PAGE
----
The Federal Court of Justice clarified that an improper warning notice due to a breach of copyright does not always extinguish the injunctive relief.
North Rhine-Westphalia, Germany -- (SBWIRE) -- 02/17/2013 -- GRP Rainer Lawyers Tax Advisors, Cologne, Berlin, Bonn, Düsseldorf, Frankfurt, Hamburg, Munich, Stuttgart, Hanover, Bremen, Nuremberg, Essen and London www.grprainer.com/en explain: This also does not therefore have to render a consecutive action inadmissible. In the event of an improper warning notice, the party concerned should not have to definitively accept the infringement.
The circumstances that the Federal Court of Justice (judgment of 31.05.2012, Az.: I ZR 106/10) had to deal with concerned the design of a website of the claimant for marketing holiday accommodation. The claimant found that this website, including the pictures located on it, could be accessed from four other websites and thus felt that his rights with regard to the photographs had been infringed. As a result, he demanded that the defendant owners of the four websites, among other things, desist from publishing and distributing his pictures without his consent.
The appellate court had considered the action to be impermissible, since the warning notice brought by the claimant before the action was, in the view of the Court, an abuse of law due to an improper cost burden interest of the claimant. This lead to the claimant’s injunctive relief being dropped, and thus also the right to sue.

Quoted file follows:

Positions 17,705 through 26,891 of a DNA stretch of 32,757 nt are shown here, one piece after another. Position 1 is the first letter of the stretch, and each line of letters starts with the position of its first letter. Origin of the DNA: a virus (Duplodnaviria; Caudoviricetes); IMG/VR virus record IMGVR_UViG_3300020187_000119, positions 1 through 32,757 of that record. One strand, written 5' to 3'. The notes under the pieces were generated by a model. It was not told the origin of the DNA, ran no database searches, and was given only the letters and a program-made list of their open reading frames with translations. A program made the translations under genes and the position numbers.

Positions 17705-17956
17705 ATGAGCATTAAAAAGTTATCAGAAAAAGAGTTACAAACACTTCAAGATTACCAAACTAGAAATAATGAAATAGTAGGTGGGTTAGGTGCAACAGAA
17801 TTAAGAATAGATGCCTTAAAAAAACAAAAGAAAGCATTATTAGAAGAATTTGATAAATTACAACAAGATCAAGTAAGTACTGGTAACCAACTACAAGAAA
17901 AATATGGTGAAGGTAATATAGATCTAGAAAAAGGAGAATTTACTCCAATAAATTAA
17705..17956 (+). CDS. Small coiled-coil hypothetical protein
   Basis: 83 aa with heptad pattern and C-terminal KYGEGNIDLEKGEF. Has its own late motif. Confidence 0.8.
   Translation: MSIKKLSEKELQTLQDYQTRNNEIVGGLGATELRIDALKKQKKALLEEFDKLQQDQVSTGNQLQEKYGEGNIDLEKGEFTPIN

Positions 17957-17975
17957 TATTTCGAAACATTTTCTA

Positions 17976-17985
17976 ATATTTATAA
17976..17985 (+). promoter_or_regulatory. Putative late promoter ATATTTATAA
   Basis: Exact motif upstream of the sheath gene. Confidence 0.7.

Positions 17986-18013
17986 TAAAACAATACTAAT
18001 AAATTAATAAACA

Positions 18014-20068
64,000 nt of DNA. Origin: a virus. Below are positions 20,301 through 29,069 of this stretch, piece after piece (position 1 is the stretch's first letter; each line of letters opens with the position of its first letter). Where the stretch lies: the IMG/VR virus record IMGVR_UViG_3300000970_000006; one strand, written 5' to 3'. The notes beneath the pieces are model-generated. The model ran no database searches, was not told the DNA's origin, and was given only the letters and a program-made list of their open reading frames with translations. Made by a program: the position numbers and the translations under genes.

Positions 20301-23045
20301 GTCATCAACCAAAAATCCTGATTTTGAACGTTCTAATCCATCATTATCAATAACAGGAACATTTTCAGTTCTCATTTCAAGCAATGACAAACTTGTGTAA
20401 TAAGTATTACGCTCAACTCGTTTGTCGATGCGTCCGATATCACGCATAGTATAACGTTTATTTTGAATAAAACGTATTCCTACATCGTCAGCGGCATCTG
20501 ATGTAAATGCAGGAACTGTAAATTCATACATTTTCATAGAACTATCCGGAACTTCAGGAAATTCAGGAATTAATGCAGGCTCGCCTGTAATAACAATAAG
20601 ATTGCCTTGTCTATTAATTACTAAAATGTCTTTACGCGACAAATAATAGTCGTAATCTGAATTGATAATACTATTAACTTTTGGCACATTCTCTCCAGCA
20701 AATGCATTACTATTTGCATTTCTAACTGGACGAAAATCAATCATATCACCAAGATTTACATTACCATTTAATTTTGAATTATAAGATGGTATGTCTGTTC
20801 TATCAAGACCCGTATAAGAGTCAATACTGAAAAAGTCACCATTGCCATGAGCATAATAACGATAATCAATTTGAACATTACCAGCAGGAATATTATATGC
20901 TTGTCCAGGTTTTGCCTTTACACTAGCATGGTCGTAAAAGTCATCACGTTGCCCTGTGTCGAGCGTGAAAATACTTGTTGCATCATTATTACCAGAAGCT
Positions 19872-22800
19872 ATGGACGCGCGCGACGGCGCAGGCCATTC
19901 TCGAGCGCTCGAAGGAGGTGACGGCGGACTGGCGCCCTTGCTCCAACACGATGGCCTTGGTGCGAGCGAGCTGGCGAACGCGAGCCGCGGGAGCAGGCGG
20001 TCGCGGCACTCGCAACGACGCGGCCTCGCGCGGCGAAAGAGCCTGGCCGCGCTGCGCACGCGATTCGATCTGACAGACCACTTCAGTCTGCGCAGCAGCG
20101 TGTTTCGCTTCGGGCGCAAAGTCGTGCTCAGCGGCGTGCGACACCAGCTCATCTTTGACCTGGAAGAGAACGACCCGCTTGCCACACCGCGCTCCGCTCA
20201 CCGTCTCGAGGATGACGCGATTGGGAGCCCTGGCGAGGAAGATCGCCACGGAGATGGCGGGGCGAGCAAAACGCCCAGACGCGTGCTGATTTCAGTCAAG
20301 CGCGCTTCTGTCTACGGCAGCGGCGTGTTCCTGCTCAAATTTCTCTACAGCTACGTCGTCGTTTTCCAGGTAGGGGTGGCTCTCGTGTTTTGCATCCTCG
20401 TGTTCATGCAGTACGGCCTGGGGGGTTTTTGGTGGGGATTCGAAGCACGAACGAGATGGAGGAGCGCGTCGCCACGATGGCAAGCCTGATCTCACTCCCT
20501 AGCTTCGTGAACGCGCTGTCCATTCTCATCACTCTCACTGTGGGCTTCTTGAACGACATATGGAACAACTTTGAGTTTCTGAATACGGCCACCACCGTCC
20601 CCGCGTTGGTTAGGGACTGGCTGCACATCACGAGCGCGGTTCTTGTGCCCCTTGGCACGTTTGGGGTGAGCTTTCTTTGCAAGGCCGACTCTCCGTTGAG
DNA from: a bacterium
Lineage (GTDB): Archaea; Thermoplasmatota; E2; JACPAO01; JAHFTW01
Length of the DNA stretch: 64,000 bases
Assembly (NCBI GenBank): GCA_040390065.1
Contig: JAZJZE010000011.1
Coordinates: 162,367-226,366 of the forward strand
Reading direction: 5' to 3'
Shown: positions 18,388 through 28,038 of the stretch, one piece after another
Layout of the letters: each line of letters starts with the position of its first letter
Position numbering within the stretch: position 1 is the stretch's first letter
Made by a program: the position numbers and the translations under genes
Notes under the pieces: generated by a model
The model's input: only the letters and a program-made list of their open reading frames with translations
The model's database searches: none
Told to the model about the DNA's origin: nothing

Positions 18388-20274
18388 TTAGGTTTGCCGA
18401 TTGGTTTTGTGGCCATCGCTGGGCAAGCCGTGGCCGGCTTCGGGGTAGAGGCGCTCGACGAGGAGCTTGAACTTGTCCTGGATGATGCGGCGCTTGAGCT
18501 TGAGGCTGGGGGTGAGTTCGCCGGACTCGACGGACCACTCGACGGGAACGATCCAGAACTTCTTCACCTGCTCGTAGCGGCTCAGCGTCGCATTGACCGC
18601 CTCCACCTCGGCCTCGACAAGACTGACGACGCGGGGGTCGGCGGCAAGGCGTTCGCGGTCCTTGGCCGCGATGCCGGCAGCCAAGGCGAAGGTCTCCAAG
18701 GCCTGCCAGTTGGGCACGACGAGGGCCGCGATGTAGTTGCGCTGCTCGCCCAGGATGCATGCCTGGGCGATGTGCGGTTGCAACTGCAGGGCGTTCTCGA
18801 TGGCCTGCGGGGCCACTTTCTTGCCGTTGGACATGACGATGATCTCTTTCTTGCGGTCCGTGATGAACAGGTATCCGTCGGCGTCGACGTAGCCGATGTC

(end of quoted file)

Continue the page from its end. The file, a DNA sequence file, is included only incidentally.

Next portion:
The Federal Court of Justice, however, clearly disagrees. In competition law, an improper, extrajudicial enforcement of injunctive relief within the meaning of the Act Against Unfair Competition (UWG) does indeed also result in the injunctive relief no longer being judicially enforceable, but this principle cannot be thus simply transferred to copyright law. The Federal Court of Justice reasoned that in copyright law it is the party affected alone who is able to assert claims. This possibility should not be taken away from him too hastily.
In the case of unsubstantiated warning notices, the claimant does not, however, have a claim for reimbursement of the costs of issuing the warning. It is therefore always advisable to obtain legal assistance at the time of drafting a warning notice, so that, from the beginning, you are able to react correctly in the event of a breach of copyright.
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